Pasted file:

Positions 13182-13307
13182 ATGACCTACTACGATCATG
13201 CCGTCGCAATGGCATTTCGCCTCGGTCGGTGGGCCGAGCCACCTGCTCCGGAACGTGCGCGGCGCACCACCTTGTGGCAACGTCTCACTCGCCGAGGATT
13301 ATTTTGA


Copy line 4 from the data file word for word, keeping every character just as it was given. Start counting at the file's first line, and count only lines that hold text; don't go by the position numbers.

13301 ATTTTGA